Listening as I do to the BBC and its wonderful presenters of book revews and interviews with their authors
I ran through the list of Review Books in the Guardian Weekend and my attention was attracted by a
black and white photograph lying close to the title: Close encounters under the genre: Non Fiction
and starts with ... Rosemary Hill on the etiquette of neighbourly relations: ... referring to
"Cheek by Jowl: A History of Neighbours" by Emily Cockayne 288pp Bodley Head £2O:
Apparently the records of the London Assize of Nuisance tell us that in 1333 a terrible row broke out between
Joan and Andrw de Aubrey and their neighbours - De Aubrey were livid because the people next door had taken away some of the boarding round the shared privy so that when anyone used it their extremities were clearly visible .. they felt was altogether intolerable ... but today it would be parking spaces, hedges or bins, and the nub of it would be the same
How people get along, or dont with those towhom their only connection is random proximity - with no preexisting ties of kinship or occupation, the balance of common to conflicting interest amoong neighbours shifts constantly - they may end up by murdering one another or getting married.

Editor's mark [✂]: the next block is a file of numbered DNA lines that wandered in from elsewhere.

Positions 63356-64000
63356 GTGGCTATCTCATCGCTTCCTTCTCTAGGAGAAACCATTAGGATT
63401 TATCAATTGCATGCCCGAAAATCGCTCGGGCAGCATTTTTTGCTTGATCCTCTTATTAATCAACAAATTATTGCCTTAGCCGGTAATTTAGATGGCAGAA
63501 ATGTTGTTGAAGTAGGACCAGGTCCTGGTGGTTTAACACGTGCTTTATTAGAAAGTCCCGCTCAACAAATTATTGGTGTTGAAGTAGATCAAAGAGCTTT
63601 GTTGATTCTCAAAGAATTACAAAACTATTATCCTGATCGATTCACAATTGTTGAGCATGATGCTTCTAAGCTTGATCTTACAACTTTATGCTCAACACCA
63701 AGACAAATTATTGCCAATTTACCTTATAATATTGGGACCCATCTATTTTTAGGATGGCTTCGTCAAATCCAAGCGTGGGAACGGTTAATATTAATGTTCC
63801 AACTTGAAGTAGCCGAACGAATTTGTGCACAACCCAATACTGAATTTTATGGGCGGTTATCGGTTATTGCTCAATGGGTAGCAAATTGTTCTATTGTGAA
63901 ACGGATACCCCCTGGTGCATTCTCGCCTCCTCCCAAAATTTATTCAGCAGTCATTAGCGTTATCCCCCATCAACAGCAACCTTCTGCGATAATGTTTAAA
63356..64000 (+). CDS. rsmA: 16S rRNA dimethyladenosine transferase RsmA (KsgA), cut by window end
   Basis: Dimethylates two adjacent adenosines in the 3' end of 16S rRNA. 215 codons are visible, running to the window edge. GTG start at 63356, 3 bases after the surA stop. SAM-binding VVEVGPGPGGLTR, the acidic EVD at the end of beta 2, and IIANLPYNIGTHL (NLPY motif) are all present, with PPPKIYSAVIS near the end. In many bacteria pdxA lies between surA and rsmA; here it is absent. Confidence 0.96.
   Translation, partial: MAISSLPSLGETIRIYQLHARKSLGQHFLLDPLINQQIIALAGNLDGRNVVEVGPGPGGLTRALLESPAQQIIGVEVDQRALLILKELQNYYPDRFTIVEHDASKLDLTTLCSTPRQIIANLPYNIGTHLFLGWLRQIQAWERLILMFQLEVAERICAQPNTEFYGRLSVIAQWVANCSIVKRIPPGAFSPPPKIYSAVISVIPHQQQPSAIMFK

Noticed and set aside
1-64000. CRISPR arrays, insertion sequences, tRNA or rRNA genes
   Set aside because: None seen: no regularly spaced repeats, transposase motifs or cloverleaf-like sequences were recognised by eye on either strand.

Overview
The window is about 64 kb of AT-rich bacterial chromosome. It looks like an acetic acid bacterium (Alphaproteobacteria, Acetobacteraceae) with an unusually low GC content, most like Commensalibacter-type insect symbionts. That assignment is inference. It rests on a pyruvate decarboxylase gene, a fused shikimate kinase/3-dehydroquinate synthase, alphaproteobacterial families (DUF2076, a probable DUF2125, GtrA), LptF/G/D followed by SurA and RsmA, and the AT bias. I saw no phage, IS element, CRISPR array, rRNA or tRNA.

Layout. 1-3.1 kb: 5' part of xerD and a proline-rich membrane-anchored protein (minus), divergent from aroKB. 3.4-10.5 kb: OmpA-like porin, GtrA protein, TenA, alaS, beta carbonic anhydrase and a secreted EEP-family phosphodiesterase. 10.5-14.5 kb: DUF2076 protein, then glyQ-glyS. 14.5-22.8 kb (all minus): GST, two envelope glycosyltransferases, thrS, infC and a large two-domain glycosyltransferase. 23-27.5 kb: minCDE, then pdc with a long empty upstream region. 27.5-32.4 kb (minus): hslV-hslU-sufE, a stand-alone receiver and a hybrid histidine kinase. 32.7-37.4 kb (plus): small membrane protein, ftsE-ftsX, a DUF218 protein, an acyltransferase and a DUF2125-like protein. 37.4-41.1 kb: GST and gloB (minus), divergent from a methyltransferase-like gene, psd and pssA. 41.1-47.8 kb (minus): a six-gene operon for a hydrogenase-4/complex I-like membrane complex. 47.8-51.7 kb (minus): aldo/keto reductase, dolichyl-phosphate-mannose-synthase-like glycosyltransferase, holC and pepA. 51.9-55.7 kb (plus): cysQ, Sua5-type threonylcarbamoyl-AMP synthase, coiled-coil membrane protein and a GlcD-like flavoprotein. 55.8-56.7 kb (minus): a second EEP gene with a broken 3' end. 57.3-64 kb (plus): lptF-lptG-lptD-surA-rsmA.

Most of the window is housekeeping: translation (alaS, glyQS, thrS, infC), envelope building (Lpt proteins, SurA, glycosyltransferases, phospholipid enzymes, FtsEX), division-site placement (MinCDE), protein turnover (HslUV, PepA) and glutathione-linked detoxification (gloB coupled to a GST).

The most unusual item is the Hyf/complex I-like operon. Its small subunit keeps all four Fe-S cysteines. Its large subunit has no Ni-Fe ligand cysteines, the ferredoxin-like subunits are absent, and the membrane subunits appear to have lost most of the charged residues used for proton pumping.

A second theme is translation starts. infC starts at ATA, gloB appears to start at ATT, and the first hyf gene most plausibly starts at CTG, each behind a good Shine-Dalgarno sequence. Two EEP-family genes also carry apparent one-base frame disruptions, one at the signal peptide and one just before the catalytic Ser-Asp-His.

So that's a fairly juicy introduction to this review adding to it all would make any keen reader want to read more so do read on and find out what happens next!
A Time Traveller's Guide to Elizabethan England by Ian Mortim 432 pp Bodley Head £2O: .... Thomas Pennn taes a vivid trip back to the 16th century; fresh from his acclaimed tour through 14th century England Ian Mortimer travels forward 2OO years in his time machine .... seteting us down in the reign of Elizabeth I he aims to recreate as he puts it - the reality of the past - to help the reader understand more vividly the doubts, hopes,, customs and practices of daily Elizabethan life: - so the writer continues to discuss the strong points of this book and says Mortimer underscorees the changes, big and small that make Elizabethan England distinctive How he refers to Catholics life became hard - 35 years see Catholicism change from norm to minority .... one wonders is the writer describing the British, The Irish or the Celts as its not clear from this passage however its a dig in the ground for old graves to be dug up! Read On!